There are a few Myths surrounding implementation of Solar Panels and whilst once upon a time they may have been relevant, Solar Energy has become a real solution to South Africa’s power issues.
A Hybrid Solar Solution
South Africa’s climate is one of the best in the world for Solar, generating on average over 2,500 hours of sunshine per year. Solar Power, however, isn’t in itself a complete alternative to a 24/7 cost effective, clean, efficient power supply. The quantity of panels and batteries needed to guarantee power 24/7 would not be viable, however the power generated from Solar panels is free, clean and renewable.
Our Hybrid power solution harnesses Solar Power with batteries, a generator and a hybrid inverter. This combination provides a reliable, economical and intelligent system capable of uninterrupted supply all year round, whatever the weather. Giving peace of mind, security and safety, whilst saving you money on your power bills.
Dispelling The old Solar Myths
10 years ago, that may have been the case, however, panel prices have plummeted over the past decade (80% since 2008). Now solar energy is incredibly affordable and whereas free sunshine stays the same price forever, utility power becomes more expensive year after year.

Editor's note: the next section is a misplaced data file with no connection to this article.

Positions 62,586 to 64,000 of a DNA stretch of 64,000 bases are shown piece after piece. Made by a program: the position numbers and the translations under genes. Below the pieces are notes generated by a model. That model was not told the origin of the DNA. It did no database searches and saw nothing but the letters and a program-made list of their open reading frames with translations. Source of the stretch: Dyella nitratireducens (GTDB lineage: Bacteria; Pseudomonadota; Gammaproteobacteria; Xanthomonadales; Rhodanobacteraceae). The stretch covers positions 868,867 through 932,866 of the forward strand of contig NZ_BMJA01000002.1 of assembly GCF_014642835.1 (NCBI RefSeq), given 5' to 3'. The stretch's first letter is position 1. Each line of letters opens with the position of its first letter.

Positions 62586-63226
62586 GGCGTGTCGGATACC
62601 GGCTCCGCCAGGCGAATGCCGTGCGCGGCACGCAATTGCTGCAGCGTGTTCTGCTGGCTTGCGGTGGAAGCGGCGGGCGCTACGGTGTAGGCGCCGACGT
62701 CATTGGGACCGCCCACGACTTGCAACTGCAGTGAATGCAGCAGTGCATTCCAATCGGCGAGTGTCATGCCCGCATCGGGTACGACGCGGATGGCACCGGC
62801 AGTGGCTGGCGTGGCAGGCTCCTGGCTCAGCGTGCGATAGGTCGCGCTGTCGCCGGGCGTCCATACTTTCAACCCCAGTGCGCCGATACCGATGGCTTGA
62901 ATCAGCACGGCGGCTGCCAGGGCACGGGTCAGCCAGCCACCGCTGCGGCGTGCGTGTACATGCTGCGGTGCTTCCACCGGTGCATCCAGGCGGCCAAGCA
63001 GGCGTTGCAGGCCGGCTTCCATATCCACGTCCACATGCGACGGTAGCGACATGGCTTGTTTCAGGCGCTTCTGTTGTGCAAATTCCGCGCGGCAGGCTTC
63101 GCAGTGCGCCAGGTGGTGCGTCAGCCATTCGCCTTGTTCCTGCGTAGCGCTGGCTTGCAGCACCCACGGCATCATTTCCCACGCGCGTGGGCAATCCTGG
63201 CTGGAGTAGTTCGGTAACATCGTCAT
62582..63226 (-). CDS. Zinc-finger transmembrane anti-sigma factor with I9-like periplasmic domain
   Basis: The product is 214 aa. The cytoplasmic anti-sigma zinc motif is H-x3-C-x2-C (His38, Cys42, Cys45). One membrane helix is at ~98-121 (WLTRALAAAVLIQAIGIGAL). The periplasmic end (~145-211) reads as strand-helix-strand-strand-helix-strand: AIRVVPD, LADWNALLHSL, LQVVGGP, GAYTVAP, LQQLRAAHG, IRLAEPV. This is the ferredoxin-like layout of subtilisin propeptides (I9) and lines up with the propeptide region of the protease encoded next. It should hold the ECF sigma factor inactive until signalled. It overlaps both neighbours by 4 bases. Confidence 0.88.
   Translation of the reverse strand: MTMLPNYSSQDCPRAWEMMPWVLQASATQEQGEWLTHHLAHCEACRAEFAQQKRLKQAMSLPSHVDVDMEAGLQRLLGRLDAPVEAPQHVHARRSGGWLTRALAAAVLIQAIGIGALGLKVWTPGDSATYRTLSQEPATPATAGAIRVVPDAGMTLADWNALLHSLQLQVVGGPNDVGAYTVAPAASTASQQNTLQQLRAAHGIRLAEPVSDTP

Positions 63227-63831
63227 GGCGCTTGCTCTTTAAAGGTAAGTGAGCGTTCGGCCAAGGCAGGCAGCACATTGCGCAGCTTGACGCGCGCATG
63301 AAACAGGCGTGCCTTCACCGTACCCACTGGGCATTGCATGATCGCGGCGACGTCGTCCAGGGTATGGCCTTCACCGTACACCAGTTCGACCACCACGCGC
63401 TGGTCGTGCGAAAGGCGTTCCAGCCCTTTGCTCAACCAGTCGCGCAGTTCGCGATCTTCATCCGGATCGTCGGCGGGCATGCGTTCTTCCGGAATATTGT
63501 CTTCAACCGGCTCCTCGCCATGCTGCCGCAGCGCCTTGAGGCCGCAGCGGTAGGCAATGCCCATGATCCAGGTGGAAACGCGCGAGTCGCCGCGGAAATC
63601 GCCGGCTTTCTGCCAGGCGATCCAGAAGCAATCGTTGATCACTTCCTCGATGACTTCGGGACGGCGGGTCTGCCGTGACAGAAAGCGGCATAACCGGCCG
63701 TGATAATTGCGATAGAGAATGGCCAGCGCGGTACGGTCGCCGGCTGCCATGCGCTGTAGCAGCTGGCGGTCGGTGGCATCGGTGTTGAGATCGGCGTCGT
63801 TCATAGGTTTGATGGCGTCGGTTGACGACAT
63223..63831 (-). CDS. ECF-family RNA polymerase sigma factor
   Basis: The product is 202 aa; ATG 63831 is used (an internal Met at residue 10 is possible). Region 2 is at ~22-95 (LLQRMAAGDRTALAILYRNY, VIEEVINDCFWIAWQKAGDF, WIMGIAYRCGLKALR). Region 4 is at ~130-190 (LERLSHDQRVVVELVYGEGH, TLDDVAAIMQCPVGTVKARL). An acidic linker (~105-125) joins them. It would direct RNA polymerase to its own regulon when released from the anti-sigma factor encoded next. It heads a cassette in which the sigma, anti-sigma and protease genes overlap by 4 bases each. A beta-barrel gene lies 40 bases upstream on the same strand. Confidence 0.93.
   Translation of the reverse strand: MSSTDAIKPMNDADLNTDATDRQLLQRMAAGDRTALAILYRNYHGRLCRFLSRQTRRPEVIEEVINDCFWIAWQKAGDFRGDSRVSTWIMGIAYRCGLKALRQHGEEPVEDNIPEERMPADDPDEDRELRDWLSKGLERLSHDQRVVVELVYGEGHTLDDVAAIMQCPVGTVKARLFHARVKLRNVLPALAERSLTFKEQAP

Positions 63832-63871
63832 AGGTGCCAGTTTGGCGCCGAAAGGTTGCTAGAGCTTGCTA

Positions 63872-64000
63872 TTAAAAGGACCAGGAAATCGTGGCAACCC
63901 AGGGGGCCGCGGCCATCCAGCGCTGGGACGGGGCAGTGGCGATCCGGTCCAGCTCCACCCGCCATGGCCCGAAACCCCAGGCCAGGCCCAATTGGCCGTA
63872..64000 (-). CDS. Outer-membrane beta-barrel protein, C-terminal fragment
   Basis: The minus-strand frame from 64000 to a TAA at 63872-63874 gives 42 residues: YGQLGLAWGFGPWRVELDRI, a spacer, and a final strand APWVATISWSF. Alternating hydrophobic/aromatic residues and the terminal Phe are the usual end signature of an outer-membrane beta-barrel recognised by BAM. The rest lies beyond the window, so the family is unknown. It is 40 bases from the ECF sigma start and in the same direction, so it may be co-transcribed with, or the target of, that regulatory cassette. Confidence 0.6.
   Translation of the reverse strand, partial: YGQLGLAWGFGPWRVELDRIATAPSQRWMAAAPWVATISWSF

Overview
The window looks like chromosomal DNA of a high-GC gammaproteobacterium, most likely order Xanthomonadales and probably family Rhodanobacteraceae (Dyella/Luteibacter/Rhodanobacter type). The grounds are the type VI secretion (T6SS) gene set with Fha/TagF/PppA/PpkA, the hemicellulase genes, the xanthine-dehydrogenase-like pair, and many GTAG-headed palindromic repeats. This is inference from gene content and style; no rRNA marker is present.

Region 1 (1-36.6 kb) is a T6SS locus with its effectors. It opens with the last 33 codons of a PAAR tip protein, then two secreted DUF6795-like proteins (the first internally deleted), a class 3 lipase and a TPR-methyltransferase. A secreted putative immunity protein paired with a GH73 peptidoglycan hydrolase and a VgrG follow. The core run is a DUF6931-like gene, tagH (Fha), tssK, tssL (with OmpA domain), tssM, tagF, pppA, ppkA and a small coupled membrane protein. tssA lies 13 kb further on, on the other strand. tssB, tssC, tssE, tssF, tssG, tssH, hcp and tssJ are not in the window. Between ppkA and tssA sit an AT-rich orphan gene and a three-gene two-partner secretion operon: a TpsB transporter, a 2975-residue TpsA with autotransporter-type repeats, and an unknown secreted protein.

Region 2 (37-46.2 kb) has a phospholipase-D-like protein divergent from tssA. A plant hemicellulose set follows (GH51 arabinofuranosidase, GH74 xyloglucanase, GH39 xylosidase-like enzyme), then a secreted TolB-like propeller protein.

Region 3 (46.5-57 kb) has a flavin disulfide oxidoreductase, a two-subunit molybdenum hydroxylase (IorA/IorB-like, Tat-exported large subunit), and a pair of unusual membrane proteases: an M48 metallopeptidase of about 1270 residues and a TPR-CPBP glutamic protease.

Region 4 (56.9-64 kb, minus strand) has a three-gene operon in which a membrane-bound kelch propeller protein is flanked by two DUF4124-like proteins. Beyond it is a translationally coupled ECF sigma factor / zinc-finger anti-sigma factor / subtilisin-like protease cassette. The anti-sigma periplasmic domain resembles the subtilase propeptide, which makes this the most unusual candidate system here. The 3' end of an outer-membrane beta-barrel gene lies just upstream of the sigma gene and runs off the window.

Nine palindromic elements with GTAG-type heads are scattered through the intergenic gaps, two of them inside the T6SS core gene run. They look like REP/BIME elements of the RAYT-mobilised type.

There isn’t enough Sun
Solar irradiation levels do indeed vary, but South Africa receives enough sunlight to make solar a good investment. Solar panels will continue to produce a significant amount of energy even on overcast days.
Manufacturing Panels requires more energy than they’d ever produce.
According to a 2004 US National Renewable Energy Laboratory study (yes it’s quite an old study, but bear with us) analising several different panel technologies, it takes 1 – 4 years for the energy savings accumulated by producing electricity from solar to equal the energy cost of producing the panel. Solar panels generally have life expectancies of 30 years, so 87% – 97% of the energy produced by the panels is clean energy (i.e. no pollution and/or greenhouse gas emissions).
Since technology has improved significantly since 2004, estimates are now in the region of that energy payback (for monocrystalline and polycrystalline cells is) 1 to 2 years, assuming 4.7 peak sun hours per day.